to the units of measurement, and notice any trends in the data BEFORE
reading the questions.

# Top Ten Pacing Tips for the GRE

Pacing is vital to ace the GRE. The best graduate schools want master's students who can balance their time efficiently. The grad school candidates with the best GRE scores know how to manage their GRE test prep, utilize the best free GRE resources, and pace themselves through each section of the GRE. Use these 10 pacing tips to get better scores on the Revised GRE!

**1. Know your essay templates before you start writing.**
The Revised GRE contains two essays: the Issue, and the Argument.
This should be the easiest section because you can review prompts
ahead of time and plan out your essay structure for each. A high
level of organization is essential to better scores on the AWA.

**2. "Mark and review" harder questions.** The Revised
GRE allows you to skip around freely within each section - use this new
ability to skip harder questions and come back to them later once
you've answered the easier ones first.

**3. Write down a Prediction for tough
Verbal questions.** Don't simply go straight to the answer
choices. It will help you eliminate,
and the best graduate schools want students who can think critically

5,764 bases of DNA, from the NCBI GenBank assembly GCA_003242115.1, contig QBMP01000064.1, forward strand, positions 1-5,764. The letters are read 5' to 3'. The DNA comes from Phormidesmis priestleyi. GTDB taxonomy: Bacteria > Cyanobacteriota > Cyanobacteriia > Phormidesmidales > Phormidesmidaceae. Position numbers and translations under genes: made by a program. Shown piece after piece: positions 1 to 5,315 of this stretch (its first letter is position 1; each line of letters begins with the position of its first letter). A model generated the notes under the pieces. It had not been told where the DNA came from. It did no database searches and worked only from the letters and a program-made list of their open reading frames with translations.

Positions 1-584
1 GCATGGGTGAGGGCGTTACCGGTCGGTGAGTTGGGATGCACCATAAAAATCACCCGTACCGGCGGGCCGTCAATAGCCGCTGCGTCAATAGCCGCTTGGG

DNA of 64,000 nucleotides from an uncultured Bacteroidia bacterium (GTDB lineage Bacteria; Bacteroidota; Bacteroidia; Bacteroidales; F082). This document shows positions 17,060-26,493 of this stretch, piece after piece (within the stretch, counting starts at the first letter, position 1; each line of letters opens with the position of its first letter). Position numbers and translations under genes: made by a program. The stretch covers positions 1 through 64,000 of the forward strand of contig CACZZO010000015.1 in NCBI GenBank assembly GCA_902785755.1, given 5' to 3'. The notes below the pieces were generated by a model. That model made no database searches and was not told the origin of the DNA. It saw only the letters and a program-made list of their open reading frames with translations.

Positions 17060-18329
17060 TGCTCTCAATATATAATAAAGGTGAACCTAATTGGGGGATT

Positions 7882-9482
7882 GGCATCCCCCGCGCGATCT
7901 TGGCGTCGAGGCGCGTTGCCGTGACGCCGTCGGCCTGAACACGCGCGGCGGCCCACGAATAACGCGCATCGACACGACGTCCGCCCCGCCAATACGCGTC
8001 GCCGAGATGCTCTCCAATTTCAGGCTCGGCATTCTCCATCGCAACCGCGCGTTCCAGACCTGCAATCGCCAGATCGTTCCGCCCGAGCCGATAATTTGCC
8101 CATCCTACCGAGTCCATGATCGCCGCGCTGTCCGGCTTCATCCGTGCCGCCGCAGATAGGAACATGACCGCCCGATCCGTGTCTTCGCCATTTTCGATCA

and trust their own judgments. Try this
GRE reading comprehension question for more practice.

**4. Know how many questions are in each section.**
Always be aware of how many questions you have left! The GRE Quant
sections have 20 questions in 25 minutes, and Verbal has 20 questions
in 30 minutes. Keep track of where you are in a section at all times.

**5. Don't rush, but start each individual section with
confidence.** Don't rush through the beginning 4-5 questions,
but move quickly past the easy ones, saving the majority of your time
for the harder test questions.

**6. Check your work if you finish early.** If you finish
a GRE section early, go back and check your work! Don't second-guess
yourself to the extreme, but re-check your work on the medium-hard
level test questions.

**7. Have a "panic
plan."** Know what you will do if you find yourself (1)
stressing out over a particularly challenging question, (2) finding
yourself falling behind in a section, or (3) losing confidence in your
abilities. Write down and imagine your own "worst-case scenario" and
describe what you will do if it occurs on GRE Test Day.

**8. Use Process of Elimination.** For challenging GRE
test questions, don't give up if you don't know how to solve. Examine
the answer choices, and don't be afraid to make an educated guess on
2-3 GRE test questions if necessary. You likely will have a very strong
instinct that 1-2 choices will NOT be correct. Use POE to increase your
chances of GRE success.

**9. Memorize the directions.** If you have adequately
prepared for the GMAT, you should already be intimately familiar with
the direction for each question type. Don't waste valuable time
re-reading them on test day.

**10. Take the optional break.** There are six sections
with a 10-minute break following the third section. Take the break! Get
up, stretch, and give yourself a mental rest.